Elbow flexion brings the forearm up at the elbow joint with the wrist and hand in either supinated, pronated or neutral range or any degree in between.
Forward flexion at the glenohumeral joint brings the arm straight up in front of the body in the sagittal plane.
Supination of the forearm at the proximal radioulnar joint rotates the forearm outward as in turning the palm upward or turning the thumb away from the midline of the body.
In Horizontal adduction the biceps brachii helps bring the arms together, as in a dumbbell chest fly.
In Shoulder abduction, the biceps brachii helps raise the arms to the side, as in a standing dumbbell fly or lateral raise.
Short head: coracoid process of the scapula
Long head: supraglenoid tubercle
Radial tuberosity of the radius. The insertion is on the medial side of the forearm.
Bicipital aponeurosis — fascia of the medial side of the forearm.
Both insertions produce a tendency toward supination of the forearm.
The word ‘Bicep’ is an incorrect word that is commonly manufactured on the names of exercise machines and is incorrectly used to describe one arm doing a biceps curl or to describe using the muscle in singular form. The word Biceps is correctly used in both singular and plural form.
Structure (arrangement of fasciculi):
fusiform — fasciculi run parallel in same general longitudinal direction with narrowing at each end. Parallel designs allow excellent range of motion but are less powerful than multipennate.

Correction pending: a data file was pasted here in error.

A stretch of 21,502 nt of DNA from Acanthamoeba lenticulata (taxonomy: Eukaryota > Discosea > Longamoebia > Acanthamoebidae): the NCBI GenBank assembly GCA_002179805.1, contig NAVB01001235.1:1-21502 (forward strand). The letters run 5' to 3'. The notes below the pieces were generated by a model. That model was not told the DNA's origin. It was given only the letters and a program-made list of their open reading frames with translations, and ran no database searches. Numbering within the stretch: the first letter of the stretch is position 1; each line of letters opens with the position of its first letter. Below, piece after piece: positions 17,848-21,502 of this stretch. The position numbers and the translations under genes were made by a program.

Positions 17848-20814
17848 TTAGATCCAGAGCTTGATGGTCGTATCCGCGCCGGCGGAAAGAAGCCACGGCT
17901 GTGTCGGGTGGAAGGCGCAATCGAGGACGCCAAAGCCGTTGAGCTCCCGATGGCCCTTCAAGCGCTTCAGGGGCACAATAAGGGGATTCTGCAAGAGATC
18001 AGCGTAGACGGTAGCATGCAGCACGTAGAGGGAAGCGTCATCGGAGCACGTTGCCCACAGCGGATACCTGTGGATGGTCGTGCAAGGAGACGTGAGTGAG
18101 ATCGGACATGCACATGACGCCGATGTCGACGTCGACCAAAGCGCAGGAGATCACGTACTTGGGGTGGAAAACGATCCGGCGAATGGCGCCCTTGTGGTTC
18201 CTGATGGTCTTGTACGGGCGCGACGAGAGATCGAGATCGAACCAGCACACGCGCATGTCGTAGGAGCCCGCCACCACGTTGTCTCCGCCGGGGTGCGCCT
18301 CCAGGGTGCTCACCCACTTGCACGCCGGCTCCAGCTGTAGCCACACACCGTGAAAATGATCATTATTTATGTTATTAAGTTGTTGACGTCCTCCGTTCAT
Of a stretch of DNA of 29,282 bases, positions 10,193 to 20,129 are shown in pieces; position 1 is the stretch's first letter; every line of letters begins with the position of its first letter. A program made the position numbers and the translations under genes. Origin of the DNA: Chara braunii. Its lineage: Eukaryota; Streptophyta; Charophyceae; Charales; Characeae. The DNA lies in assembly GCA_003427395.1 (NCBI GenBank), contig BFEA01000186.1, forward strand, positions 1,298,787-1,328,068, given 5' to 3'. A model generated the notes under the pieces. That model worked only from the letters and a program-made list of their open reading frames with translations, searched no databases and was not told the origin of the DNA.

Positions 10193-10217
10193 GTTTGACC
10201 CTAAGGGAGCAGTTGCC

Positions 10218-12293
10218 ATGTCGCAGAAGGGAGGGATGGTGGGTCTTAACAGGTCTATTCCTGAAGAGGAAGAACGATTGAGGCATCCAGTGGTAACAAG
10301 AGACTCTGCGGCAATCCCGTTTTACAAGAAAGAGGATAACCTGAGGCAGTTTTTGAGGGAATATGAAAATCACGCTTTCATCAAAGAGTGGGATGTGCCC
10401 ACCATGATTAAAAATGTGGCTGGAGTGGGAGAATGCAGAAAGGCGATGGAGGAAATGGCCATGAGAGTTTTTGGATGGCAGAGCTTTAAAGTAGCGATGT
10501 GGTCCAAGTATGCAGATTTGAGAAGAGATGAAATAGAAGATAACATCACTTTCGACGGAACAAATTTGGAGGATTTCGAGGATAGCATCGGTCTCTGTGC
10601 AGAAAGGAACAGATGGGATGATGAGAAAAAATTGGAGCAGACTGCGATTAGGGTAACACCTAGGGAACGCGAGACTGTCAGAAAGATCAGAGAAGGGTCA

Musculocutaneous nerve (C5–C7)
Brachioradialis in flexion of the elbow, especially in pronated or neutral position
proximal radioulnar joint
Lever Class Details:
Elbow flexion is a Third-Class Lever with the Biceps Brachii muscle producing the generated force input between the fulcrum (elbow joint) at one end of the lever and the load (at the forearm, hand & wrist) at the other end of the lever.
Shoulder flexion is also a Third-Class Lever with both the Biceps Brachii muscle producing the generated force input between the fulcrum (glenohumeral joint) at one end of the lever and the load (at the arm, hand & wrist) at the other end of the lever.
Commonly selected exercises:
Front Raise (at shoulder)
Injuries & Risk Reduction:
The biceps reflex test is used to help understand possible pathology at the level of C5/6 or at some point above it in the spinal cord or brain. The biceps reflex test uses a tap with a tendon hammer to quickly depress and causes a shape change of the biceps brachii tendon where it passes through the antecubital fossa. The test quickly activates stretch receptors inside the biceps brachii muscle which communicates mainly with the C5 spinal nerve and partially with the C6 spinal nerve to induce a reflex contraction of the biceps muscle and jerk of the forearm with reflex elbow flexion. A strong contraction indicates a ‘Brisk’ reflex, and a weak or absent reflex is known as a ‘diminished’ reflex. Discovery of brisk reflexes may lead to discovery of lesions of upper motor neurones. Absent or reduced reflexes may lead to discovery of lower motor neurone lesions.
The reflex is helpful in understanding the use of fast stretching and slow stretching of a muscle in strengthening or weakening a specific muscle in healthy individuals exercising for fitness and sports performance. More study is needed to determine if fast stretching activates a reflex contraction and possibly strengthens the muscle force generated. A slow, prolonged stretch may weaken and diminish the reflex reaction of the force produced by a muscle.
PubMed.gov = “biceps brachii“
Wikipedia = “biceps brachii“